New report on Cognitive Load Theory aimed at teachers

I have been researching Cognitive Load Theory (CLT) for a couple of years now. During that time, I’ve blogged about CLT and I’ve often been asked if there is a teacher-friendly summary of the theory available.

Today, such a summary has been released by the New South Wales Centre for Education and Statistics (CESE with handle @nswcese on Twitter). It’s a pretty good take on CLT. John Sweller has read it and thinks they’ve managed to capture the essence of the theory pretty well.

The CESE paper looks at the principles of CLT and the main findings as they apply to teaching, including a brief description of the different ‘effects’ that have been noted. It also has a helpful section on criticisms and limitations (CLT is the subject of ongoing research). I strongly recommend the CESE paper to any teachers who are starting to dip their toes in the water.

It’s pleasing to see the number of popular descriptions of CLT increase in recent times. There are my own blog posts, of course, as well as a piece I wrote for The Conversation. In addition, we now have an interesting paper by Sweller that covers similar ground to the CESE paper while placing it in a chronology of how CLT developed. And thanks to the researchED movement, we also have a video of Sweller explaining the key ideas.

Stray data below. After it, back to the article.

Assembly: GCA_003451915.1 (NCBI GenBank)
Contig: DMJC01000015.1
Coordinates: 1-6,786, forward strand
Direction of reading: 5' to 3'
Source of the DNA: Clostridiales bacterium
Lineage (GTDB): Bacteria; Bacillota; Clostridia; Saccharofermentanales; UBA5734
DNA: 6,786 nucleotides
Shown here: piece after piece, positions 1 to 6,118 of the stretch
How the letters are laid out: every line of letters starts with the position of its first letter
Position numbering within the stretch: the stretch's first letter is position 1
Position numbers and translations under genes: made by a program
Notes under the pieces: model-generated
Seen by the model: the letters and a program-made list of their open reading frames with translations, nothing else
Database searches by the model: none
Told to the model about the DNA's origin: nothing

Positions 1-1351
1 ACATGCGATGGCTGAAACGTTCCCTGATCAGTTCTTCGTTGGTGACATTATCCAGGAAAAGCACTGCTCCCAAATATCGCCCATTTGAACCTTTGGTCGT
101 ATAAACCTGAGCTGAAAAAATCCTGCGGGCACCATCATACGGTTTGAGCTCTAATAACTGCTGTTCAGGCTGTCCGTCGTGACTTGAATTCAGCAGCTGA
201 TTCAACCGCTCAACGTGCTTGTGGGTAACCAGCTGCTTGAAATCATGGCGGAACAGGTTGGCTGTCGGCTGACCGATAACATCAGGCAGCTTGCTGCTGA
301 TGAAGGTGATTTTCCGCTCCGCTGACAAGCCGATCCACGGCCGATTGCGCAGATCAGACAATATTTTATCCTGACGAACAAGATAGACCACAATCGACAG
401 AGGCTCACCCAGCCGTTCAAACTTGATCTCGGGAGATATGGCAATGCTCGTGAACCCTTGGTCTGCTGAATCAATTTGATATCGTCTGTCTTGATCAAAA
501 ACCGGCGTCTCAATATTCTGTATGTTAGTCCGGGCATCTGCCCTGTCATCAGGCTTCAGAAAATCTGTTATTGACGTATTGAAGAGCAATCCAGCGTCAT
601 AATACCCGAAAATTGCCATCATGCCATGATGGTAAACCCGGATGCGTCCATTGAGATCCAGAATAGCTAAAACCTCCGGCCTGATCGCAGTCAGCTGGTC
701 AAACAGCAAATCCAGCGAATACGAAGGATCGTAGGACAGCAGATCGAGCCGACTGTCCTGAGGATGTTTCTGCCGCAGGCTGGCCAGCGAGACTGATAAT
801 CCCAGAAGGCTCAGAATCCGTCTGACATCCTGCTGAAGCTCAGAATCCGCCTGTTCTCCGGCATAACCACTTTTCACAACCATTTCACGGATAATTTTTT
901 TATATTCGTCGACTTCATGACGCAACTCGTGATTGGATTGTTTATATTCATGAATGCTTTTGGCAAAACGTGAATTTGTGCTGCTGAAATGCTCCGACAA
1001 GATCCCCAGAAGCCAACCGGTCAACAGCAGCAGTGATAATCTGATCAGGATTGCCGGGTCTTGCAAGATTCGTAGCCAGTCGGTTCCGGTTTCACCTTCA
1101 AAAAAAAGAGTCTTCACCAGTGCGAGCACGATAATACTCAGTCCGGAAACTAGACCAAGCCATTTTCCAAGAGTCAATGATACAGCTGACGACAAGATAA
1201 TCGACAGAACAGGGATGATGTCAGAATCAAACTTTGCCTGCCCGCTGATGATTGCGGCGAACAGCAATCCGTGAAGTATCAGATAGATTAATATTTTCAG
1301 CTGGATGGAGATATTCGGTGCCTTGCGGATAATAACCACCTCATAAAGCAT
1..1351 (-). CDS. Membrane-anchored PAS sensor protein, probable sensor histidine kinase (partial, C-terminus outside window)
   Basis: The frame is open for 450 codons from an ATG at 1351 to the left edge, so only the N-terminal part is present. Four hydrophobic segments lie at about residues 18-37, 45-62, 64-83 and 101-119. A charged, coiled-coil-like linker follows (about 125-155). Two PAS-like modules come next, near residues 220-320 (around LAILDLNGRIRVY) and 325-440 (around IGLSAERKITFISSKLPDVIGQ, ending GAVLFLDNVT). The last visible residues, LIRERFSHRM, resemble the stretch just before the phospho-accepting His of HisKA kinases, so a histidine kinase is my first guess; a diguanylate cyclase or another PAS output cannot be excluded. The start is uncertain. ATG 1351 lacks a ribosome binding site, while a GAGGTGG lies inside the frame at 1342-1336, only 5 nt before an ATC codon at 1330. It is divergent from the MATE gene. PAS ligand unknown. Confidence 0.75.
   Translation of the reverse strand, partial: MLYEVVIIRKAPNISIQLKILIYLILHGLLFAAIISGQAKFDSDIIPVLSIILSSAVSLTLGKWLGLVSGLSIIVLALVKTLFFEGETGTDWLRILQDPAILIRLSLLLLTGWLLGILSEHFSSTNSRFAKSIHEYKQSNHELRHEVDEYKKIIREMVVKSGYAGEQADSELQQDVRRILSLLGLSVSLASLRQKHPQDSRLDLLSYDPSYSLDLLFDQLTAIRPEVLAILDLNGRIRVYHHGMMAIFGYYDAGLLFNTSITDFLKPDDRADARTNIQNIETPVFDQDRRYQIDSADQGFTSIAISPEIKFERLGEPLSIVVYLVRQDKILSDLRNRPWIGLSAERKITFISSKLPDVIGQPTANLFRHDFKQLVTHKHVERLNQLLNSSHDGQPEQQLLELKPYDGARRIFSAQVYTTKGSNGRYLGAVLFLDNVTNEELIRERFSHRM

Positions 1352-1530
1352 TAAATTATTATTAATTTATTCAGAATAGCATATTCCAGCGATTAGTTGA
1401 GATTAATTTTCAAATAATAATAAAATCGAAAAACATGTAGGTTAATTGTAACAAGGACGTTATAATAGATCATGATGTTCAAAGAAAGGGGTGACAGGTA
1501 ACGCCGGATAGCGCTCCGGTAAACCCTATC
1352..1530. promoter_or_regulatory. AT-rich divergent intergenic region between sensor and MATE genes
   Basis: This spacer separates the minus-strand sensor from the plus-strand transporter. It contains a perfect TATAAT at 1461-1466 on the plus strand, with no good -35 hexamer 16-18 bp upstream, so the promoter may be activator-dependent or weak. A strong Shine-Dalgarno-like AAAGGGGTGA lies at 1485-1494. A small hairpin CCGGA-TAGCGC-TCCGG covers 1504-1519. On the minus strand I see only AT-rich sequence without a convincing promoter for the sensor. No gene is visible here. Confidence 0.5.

However, the best resource for those who want a complete picture of CLT is still a rather expensive book. Hopefully, in time, we will also have a popular version of this.

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7 Comments on “New report on Cognitive Load Theory aimed at teachers”

  1. Mike says:

    Thanks Greg – look forward to reading it.

  2. Michael pye says:

    Asked my college to get a copy of the full CLT text. Got unhelpful suggestions on different resources that had nothing to do with it. Just to expensive. Licencing means no access to the electronic copy either

  3. […] is now a key idea in Cognitive Load Theory. As development of the theory progressed through a number of experiments, explicit approaches to […]

  4. […] on cognitive load so I’ve resorted to making one from scratch. I’m grateful, though to Greg Ashman for some curation of this subject and pointing us in the direction of useful materials such as […]


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